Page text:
In a surprising turn of events, the federal government’s Greener Homes Grant program, designed to incentivize homeowners towards more energy-efficient retrofits, is facing a premature depletion of its funds. According to CBC News, the program, which started in 2021 with a budget of $2.6 billion and was expected to last until 2028, might exhaust its resources as early as 2024.
Natural Resources Minister Jonathan Wilkinson confirmed the rapid expenditure, attributing it to the program’s popularity. Wilkinson stopped short of announcing a sudden closure of the program but suggested the possibility of its extension. “Yes, we’ve actually started to exhaust the funds earlier than what we had anticipated, and that’s largely a function of the popularity of the program,” Wilkinson stated.
The program offers up to $5,000 for energy efficiency retrofits and home energy evaluations, plus an additional $600 to aid with the cost of these evaluations. Homeowners like Diana Birsan, who was planning renovations on her Ottawa home, expressed shock upon learning about the accelerated spending. “So it’s a shock to me,” Birsan said, emphasizing her reliance on the program for replacing her gas furnace with a heat pump and fixing leaky windows. Birsan voiced concerns about having to resort to fossil fuel heating systems if the program is discontinued.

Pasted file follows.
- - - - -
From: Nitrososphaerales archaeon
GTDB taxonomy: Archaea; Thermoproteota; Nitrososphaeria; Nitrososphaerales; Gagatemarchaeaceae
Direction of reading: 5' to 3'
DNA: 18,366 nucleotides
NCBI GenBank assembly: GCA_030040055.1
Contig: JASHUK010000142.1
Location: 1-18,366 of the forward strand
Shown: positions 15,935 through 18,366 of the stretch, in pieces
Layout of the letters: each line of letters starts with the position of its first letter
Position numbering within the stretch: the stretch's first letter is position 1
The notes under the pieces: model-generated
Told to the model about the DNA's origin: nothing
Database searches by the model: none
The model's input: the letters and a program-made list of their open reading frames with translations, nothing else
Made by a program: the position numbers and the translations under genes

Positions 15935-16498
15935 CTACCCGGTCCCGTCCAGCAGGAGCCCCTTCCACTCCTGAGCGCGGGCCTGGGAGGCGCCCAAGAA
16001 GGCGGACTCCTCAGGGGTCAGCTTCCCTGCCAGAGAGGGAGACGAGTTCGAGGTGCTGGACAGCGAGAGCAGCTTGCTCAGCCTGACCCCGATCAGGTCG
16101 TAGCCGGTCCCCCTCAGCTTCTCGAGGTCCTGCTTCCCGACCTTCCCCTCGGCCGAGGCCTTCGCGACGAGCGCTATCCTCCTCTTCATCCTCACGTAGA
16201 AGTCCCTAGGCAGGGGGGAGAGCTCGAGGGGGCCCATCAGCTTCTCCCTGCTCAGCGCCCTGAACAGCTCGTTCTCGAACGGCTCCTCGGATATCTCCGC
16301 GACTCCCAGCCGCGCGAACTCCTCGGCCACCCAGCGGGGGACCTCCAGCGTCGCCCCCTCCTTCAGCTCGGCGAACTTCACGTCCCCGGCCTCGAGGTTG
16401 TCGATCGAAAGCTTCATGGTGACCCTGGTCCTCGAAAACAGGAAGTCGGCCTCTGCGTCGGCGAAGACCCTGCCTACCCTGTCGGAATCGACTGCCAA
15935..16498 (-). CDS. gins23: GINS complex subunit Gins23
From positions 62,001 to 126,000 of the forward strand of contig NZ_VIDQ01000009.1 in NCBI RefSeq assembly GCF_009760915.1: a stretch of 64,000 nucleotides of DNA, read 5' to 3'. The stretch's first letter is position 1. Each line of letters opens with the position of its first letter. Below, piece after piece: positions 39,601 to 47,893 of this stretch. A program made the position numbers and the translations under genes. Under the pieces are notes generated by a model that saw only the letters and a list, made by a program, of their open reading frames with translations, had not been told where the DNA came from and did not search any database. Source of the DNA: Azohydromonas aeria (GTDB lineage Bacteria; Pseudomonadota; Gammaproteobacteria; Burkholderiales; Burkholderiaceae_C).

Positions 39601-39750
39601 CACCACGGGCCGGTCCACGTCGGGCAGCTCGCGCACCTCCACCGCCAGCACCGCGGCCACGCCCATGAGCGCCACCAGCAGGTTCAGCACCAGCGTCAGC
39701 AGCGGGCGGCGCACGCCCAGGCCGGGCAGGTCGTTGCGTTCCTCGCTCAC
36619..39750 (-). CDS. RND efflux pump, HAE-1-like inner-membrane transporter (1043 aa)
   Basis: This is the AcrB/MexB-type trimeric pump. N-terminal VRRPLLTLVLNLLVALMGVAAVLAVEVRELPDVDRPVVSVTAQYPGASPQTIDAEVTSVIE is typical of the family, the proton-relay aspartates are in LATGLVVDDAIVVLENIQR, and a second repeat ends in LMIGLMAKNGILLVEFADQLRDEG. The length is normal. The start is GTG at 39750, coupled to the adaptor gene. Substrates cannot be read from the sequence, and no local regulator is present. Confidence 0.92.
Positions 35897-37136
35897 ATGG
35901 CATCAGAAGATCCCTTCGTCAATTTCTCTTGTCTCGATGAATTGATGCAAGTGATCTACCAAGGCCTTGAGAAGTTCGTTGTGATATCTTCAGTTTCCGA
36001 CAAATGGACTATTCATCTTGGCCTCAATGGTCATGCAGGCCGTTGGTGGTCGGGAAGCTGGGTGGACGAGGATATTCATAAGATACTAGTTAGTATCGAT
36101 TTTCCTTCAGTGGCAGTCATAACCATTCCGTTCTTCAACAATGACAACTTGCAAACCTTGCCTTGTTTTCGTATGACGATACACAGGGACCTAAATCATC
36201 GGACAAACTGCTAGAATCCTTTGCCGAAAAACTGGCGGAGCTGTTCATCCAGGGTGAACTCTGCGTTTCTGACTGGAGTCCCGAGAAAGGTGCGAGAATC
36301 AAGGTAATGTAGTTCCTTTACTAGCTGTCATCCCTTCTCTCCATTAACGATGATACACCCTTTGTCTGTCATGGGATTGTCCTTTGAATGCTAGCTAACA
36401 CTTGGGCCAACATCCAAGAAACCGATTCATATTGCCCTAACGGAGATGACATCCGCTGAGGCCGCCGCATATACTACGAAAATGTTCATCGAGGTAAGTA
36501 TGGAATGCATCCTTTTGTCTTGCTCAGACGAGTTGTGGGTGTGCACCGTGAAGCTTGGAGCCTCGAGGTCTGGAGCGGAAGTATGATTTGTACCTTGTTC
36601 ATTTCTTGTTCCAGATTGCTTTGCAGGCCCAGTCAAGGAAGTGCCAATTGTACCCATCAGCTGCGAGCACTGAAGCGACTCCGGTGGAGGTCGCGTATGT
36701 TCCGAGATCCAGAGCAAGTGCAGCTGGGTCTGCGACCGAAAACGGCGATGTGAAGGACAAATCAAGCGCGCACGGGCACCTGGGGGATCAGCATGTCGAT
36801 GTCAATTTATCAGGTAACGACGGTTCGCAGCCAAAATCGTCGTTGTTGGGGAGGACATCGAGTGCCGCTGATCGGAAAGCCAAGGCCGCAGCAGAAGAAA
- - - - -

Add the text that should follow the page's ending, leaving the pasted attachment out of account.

CBC News reports that more than 124,000 applicants have already received funding, with over $450 million disbursed from the allocated budget. Wilkinson highlighted the popularity of heat pumps as a retrofit choice and left open the possibility of additional funding in the next federal budget. “We have a certain budgetary envelope. We have to exhaust or utilize that envelope before we can ask the minister of finance for additional money,” he explained.
Industry stakeholders like Brent Kopperson, executive director of Durham’s Windfall Ecology Centre, warned of potential repercussions in the sector if the program ends prematurely. Kopperson recalled the abrupt termination of a similar ecoEnergy home retrofit program in 2012, fearing a repeat of history. “We are in a climate emergency and we can’t be putting our feet on the brakes. We need to really be accelerating the program,” he emphasized.
The Trudeau government, following the launch of this retrofit program, announced contracts of up to $10 million to recruit, train, and mentor 2,000 energy auditors. Dylan Trebles, a trainee who left his corporate tech job to become a registered energy auditor, expressed concerns about the program’s uncertain future. “I’ve been doing this about a year now. And so to have the rug pulled out a little bit… It feels a little soon,” he lamented.
Experts like Abhilash Kantamneni, a research manager at Carleton University’s Efficiency Canada, urged the government to offer long-term policy commitment and certainty to support the growth of the clean tech sector, which includes energy auditors and heat pump installers. “What the government should be doing is to signal an intention for long-term policy commitment and policy certainty… as a way to… get to our climate goals and [do] so in a way that leaves no one behind,” Kantamneni advised.